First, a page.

Of all that can be done in Santiago de Chile, is to walk through its streets to see street art. In the Franklin neighborhood to the south of the Chilean capital there are a significant number of works of this style. A cultural pole is developed here, where there is also a central square that hosts concerts and fairs. In the end, graffiti is a format-free art, no rules in styles or or techniques.
Sometimes ephemeral and other times permanent, but always renewable. There is an evident need for expression, of any kind, that the emotional moment of the city teaches us, whether it expresses rebellion or the need to pay attention to society’s needs.
It is worth walking the streets and admiring the works of art that have may not live for ever. Observe the bright colors and the whimsical shapes, some unknown and others very representative of well-known characters.
Also in another city in Chile, Valparaiso, there is an immense amount of street art. There is practically no street that is not adorned by a painting or a mural. I will show you in a future post.
The Recoleta graveyard is one of Buenos Aires places to visit. Many of the people buried here were important to the history of Argentina, like Eva Perón – Evita, and some presidents like Raúl Alfonsin. Some of the names in this graveyard are the names of main avenues in the city.
There are 4,691 vaults above ground where 94 of them have been declared National Historic Monuments.
Many of the graves are decorated with massive sculptures from heroic motives to humble ones.
I have chosen just a few to show here.
The Recoleta neighbourhood is known for its French architecture, museums and art exhibits.
I have not been out much lately because you know, pretending to be safe.
There are a lot of photographs from previous trips still to be shared that I didn’t do in the past, so I will start with one of the cities of the world (from the few I know) that I like best. And now that I write about it, I realize that we get attached to places not only because of the way things look like, but also for their people, their special places, their customs and your experiences when being there.
I started going to Buenos Aires in 2005 and from then on, I didn’t get bored of the city. I would always get to know more and more, even made some friends that still after these many years are around. Strange. It is funny how we can keep friends that know so little about us for the simple reason that they are only interested in your well being. It doesn’t really has to do with who you work for, your political ideas or any other thing. They only care about you.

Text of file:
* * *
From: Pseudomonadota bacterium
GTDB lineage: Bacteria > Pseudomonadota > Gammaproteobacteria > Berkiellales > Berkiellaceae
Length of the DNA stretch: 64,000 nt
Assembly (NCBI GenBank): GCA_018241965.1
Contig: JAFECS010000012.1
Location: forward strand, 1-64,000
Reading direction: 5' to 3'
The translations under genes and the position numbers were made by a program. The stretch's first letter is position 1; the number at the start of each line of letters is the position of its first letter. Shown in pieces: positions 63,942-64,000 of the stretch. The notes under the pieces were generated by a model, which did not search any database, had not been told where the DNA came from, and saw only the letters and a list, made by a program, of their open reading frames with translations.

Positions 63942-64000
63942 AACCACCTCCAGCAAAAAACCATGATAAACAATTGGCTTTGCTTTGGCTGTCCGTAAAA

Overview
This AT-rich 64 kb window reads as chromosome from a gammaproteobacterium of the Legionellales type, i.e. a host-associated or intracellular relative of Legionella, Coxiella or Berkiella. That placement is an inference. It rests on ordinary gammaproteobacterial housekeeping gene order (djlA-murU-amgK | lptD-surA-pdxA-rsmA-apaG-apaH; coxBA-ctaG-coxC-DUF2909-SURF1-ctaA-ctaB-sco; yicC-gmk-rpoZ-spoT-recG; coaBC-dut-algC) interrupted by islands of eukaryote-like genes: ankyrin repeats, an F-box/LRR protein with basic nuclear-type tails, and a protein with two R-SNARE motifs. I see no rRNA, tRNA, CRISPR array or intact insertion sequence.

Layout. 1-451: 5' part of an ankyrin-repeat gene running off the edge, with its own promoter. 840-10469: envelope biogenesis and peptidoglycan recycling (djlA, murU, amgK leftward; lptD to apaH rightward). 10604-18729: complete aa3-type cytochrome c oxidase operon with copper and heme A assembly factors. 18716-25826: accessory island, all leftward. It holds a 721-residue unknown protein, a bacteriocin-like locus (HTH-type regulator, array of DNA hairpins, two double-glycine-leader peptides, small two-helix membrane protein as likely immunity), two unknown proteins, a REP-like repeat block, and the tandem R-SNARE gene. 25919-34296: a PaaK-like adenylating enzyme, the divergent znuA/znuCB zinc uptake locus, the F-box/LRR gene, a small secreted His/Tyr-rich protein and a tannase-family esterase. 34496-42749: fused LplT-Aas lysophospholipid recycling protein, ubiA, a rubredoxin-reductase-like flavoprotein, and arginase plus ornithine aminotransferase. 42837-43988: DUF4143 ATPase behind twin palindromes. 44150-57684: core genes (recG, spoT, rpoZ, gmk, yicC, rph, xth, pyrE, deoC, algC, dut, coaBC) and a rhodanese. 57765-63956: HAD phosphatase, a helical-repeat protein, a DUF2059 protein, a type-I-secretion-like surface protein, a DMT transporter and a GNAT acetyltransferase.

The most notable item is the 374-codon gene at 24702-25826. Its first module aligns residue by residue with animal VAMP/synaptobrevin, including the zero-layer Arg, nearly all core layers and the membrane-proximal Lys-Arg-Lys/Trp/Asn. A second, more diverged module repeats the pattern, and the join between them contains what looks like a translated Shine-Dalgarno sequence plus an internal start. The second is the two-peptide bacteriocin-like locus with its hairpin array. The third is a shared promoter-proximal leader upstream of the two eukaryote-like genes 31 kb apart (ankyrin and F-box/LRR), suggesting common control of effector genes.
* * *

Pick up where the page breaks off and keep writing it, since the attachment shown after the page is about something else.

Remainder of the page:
Is that hard to get? well, it really depends on who you are, how you approach to new experiences and your willingness to do what frightens you, to dare to bond and make relationships for the sake of sharing.
I will be posting a series of photographs from this old Cemetery, which bears the same name as its neighborhood, Recoleta.
This is Madero avenue in Mexico City downtown. Madero avenue used to be opened for cars, now it is a promenade. This avenue will lead you to the Zocalo, the main plaza of the city (195mts x 240mts). Next to Zocalo is the Cathedral which is the largest in Latin America. It took 250 years to be built. I think I will write a post about the Cathedral.
The Pre-Hispanic City of Teotihuacan was one of the largest urban centers in the ancient world, which had a population of more than 100,000 inhabitants at its peak. Located in a valley rich in natural resources, Teotihuacan was the seat of power of one of the most influential Mesoamerican societies in the political, economic, commercial, religious and cultural spheres, whose features permanently marked the peoples of the Mexican highlands, passing time and reaching us with the same strength and greatness with which its builders planned it. -INHA, National Institute of Anthropology and History.
The area open to public visits has an area of 264 hectares, where the main complexes of monumental buildings are concentrated, such as The Citadel and the Temple of the Feathered Serpent, the Calzada de los Muertos and the residential complexes that flank it, the Pyramids of the Sun and Moon, the Palace of Quetzalpapálotl and 4 departmental groups with important examples of mural painting, such as Tetitla, Atetelco, Tepantitla and La Ventilla, as well as 2 other housing complexes called Yayahuala and Zacuala.